The O-1 temporary worker visa status is designated for individuals of extraordinary ability in the sciences, education, business, arts or athletics and individuals of extraordinary achievement in the motion picture and television industries. The hiring department must provide documentation to prove that the individual’s ability has been demonstrated through sustained national or international acclaim. The United States Citizenship & Immigration Services (USCIS) makes the final decision on whether or not the individual qualifies for the O-1 classification.
O-1 visas are valid initially for up to 3 years. There is the possibility of additional extensions in one year increments to continue the same work.
To qualify as an individual of extraordinary ability the department must provide evidence of the applicant's having received a major internationally recognized award, such as the Nobel Prize OR at least three of the following:
- Receipt of lesser nationally or internationally recognized prizes or awards for excellence in the field.
- Membership in associations in the field which require outstanding achievements of their members, as judged by recognized experts in the field.
- Evidence of authorship of scholarly articles in the field, in professional journals, or other major media.
- Published material in professional or major trade publications or major media about the applicant's work.
- Evidence of participation on a panel, or individually, as the judge of the work of others in the field.
- Evidence in the form of 5 or 6 letters from prominent colleagues who can confirm the applicant's original scientific or scholarly contributions of major significance to the field. The case is strengthened by letters from outside of the Idaho State community and outside the U.S.
- Evidence of employment in a critical or essential capacity for organizations and establishments that have a distinguished reputation.
- Evidence of commanding a high salary or other compensation for services. This category does not usually apply to academic positions.
The TN program is the immigration component of The North American Free Trade Agreement (NAFTA), which enables Mexican or Canadian citizens to be admitted to the United States to engage in "business activities at a professional level" in certain occupations, for one or more specific employers (provided that each employer applies for a separate TN visa). TN status may be granted for as long as the employment offer specifies, up to one year, and this status may be extended indefinitely in one-year increments. The TN category is similar to the H-1B except that it is also available to a non-academic professional at Idaho State. The following eligibility requirements have to be met:
- The profession has to be on the list of qualifying positions.
- The position requires the individual to have at least a baccalaureate degree or appropriate credentials demonstrating status as a professional.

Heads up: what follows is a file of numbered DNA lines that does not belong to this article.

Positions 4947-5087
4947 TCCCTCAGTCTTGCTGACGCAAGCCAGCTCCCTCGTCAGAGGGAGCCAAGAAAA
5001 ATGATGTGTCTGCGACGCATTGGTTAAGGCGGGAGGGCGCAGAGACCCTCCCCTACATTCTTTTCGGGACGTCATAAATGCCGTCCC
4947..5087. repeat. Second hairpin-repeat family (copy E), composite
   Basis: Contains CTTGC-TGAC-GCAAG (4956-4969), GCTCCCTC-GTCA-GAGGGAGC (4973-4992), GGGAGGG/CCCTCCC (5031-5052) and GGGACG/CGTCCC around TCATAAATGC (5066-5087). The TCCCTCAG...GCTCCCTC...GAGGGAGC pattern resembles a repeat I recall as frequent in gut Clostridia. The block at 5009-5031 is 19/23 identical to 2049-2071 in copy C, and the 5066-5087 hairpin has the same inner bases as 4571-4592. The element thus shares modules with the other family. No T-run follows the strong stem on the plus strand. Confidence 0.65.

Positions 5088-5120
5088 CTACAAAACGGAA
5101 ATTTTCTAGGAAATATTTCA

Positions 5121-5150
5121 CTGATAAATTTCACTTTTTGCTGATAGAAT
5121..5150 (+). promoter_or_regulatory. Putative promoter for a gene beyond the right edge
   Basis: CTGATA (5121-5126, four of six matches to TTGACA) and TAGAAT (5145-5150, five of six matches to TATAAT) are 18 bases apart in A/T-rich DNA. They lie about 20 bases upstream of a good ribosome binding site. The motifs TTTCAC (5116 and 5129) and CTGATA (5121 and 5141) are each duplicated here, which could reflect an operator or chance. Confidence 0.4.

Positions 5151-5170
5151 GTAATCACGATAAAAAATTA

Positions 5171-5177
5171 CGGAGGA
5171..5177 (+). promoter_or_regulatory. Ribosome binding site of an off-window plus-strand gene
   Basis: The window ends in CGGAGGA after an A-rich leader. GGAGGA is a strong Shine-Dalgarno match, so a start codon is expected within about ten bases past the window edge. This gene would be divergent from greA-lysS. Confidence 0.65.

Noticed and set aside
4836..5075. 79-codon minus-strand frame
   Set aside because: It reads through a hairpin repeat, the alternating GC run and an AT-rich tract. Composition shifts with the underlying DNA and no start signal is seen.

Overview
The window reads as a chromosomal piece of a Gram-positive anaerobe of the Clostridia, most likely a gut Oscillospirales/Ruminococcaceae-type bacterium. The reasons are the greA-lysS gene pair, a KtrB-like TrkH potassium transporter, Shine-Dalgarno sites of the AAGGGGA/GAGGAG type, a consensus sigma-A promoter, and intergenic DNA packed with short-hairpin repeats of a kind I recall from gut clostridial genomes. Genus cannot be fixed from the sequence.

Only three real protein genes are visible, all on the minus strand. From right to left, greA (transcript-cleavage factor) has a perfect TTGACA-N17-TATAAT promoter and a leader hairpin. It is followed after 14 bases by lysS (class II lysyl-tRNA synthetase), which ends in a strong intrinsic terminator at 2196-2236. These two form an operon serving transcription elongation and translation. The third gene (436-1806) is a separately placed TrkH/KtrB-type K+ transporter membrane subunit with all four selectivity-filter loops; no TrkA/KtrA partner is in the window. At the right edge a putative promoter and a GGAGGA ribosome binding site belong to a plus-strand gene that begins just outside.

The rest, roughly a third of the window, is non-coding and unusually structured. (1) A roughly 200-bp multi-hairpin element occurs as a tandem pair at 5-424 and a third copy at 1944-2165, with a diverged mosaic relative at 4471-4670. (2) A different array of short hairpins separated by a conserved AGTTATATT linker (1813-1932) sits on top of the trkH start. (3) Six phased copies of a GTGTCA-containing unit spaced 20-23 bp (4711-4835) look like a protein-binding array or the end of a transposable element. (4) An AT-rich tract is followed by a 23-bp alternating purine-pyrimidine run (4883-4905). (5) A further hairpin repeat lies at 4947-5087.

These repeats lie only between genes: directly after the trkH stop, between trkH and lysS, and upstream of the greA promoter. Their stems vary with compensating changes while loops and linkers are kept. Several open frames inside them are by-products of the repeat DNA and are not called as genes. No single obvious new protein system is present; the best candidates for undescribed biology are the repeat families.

- The individual possesses the requisite educational background and experience for that position.
The IPO staff can assist the Idaho State community in making the determination whether the TN visa is an appropriate one for the employee, but the United States Citizenship & Immigration Services (USCIS) makes the final decision on whether the individual qualifies for the TN classification.
The application procedure for TN status is not the same for Canadians and Mexicans. Mexican nationals seeking TN status must comply with a procedure that is similar to that for H-1B classification. IPO assists the departments with this process. Canadian nationals may obtain both initial status and the extension either through travel or through an application to the USCIS, filed by the IPO. For the additional information regarding TN status, please contact the IPO and review the NAFTA handbook.
The spouse and unmarried children under 21 of a TN visa holder are eligible for TD status. Individuals in TD status are not permitted to work. If an individual in TD status is a Canadian citizen, he or she is exempt from the visa requirement.
Permanent Residency is the right to live and work in the United States indefinitely. Often people refer to this benefit as having a "green card" as the evidence of having this status was once ownership of a green colored identification card issued by the immigration service.
There are numerous ways to pursue permanent residency. Some of the most commonly utilized routes include sponsorship by an employer, sponsorship by a qualifying family member, self petitioning procedures by which applicants prove national interest or exceptional ability, seeking asylum, and the diversity lottery. The University is able to provide employer sponsorship for faculty and high level researchers. We also recommend the following websites which contain very helpful information about permanent residency if you are interested in obtaining further information.